The checks are part of the insurer’s integrated health and wellbeing strategy, which includes a rolling education programme to raise awareness about key health issues.
Quarterly themes the organisation is focusing on this year include: resolutions to keep; improving physical activity; mental wellbeing; and warm and hearty.
Banu Gajendran, occupational health, safety and wellbeing manager at Allianz, says: “We’ve tried to sync the topics with the government’s national targets on obesity, diabetes and cardiovascular. We’ve tried to follow suit.”
Allianz invites specialist health and wellbeing providers in to support its efforts, which, for diabetes, has included Diabetes Ireland.
The employer also has a dedicated wellbeing intranet site, which gives staff access to online tools such as risk score calculators, which they can use to detect the early warning signs of disorders such as diabetes.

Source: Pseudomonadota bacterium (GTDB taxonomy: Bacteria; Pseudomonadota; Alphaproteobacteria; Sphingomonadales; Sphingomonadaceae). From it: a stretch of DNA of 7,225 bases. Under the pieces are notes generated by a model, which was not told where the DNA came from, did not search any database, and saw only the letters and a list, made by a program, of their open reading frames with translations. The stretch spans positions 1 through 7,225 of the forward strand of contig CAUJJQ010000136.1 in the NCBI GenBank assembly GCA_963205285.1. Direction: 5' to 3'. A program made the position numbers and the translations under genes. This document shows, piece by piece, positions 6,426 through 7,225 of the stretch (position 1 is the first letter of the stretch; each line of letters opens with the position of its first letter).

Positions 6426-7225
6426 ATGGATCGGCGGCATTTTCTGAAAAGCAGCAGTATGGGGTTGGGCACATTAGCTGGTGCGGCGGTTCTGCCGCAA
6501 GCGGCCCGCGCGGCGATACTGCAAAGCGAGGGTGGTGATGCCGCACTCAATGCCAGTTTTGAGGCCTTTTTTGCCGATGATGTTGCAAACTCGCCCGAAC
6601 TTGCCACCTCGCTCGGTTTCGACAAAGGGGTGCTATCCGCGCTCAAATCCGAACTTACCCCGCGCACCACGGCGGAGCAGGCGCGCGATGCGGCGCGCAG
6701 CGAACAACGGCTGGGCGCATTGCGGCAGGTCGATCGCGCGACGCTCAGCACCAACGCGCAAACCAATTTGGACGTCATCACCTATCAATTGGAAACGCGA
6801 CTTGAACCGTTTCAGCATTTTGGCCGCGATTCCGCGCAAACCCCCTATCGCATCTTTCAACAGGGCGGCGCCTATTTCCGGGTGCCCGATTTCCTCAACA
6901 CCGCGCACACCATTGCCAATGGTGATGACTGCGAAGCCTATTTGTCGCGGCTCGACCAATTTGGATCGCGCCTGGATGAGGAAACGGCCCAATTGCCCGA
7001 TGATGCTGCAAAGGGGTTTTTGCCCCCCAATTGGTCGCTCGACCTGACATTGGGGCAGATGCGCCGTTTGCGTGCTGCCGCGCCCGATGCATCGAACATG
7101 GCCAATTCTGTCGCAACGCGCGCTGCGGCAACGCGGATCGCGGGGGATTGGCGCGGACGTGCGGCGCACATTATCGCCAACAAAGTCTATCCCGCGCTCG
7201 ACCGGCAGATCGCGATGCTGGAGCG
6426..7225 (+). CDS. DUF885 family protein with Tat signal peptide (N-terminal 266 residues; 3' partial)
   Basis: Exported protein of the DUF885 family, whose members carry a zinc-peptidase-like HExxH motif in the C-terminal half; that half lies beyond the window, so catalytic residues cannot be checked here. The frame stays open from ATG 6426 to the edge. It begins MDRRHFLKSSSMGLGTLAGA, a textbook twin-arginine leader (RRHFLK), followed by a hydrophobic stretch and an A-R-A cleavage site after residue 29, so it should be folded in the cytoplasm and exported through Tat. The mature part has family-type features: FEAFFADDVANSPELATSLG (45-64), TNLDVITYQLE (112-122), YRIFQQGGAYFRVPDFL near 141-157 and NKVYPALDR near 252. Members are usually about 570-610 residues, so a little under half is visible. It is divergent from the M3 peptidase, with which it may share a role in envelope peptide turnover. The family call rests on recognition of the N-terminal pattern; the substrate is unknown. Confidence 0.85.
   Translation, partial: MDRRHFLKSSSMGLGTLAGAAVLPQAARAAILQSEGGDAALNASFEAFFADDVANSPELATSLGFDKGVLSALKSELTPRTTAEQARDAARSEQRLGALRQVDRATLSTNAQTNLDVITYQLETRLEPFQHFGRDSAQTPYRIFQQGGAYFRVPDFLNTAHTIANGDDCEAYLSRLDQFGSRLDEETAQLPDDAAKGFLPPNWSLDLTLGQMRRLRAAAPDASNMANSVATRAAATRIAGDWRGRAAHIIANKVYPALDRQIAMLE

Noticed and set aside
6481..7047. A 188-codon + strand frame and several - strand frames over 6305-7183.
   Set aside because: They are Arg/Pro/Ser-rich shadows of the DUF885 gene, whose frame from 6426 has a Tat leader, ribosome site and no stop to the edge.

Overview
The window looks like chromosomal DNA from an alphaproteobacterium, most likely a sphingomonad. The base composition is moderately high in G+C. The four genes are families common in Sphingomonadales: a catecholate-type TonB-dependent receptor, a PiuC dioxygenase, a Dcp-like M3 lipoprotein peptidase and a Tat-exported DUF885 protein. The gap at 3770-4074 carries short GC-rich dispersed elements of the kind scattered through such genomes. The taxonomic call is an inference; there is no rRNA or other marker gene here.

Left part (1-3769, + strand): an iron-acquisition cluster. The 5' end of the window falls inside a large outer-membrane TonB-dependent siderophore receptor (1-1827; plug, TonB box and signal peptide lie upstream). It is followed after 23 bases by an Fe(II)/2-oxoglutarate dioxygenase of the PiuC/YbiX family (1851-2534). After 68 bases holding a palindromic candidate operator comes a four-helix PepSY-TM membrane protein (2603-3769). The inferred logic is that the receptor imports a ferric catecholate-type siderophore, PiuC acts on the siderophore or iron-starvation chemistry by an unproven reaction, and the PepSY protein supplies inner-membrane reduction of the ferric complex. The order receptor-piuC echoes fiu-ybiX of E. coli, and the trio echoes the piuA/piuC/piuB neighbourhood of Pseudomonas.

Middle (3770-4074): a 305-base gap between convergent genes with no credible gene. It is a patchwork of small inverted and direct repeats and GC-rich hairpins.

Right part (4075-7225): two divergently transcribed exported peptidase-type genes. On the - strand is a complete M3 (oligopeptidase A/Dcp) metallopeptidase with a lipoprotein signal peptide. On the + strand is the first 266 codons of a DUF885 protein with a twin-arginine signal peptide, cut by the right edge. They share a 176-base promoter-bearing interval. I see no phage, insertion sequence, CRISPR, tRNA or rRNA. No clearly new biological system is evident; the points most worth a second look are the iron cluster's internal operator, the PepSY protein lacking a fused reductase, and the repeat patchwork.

“It’s about us wanting to say the right thing [to staff], but not being too intrusive and also gaining the confidence to say that we’re giving the ownership of their health and wellbeing management to them, but that we’re going to try to support them all the way along while reiterating the confidentiality of what we’re doing,” says Gajendran.
She acknowledges the difficulties of identifying staff at risk of developing diabetes, and says Allianz has a blanket approach to intervention, focusing awareness campaigns on workplace sites that are at risk of specific health issues, such as obesity and high blood pressure.
“There is no way we would be able to identify individuals, because we have a confidentiality clause that we agree with staff right from the start,” she says.
“We’re not going have individual data unless someone comes up to their line manager and tells them they have just been diagnosed with diabetes and says ’this is my clinical care pathway and I need your support’.”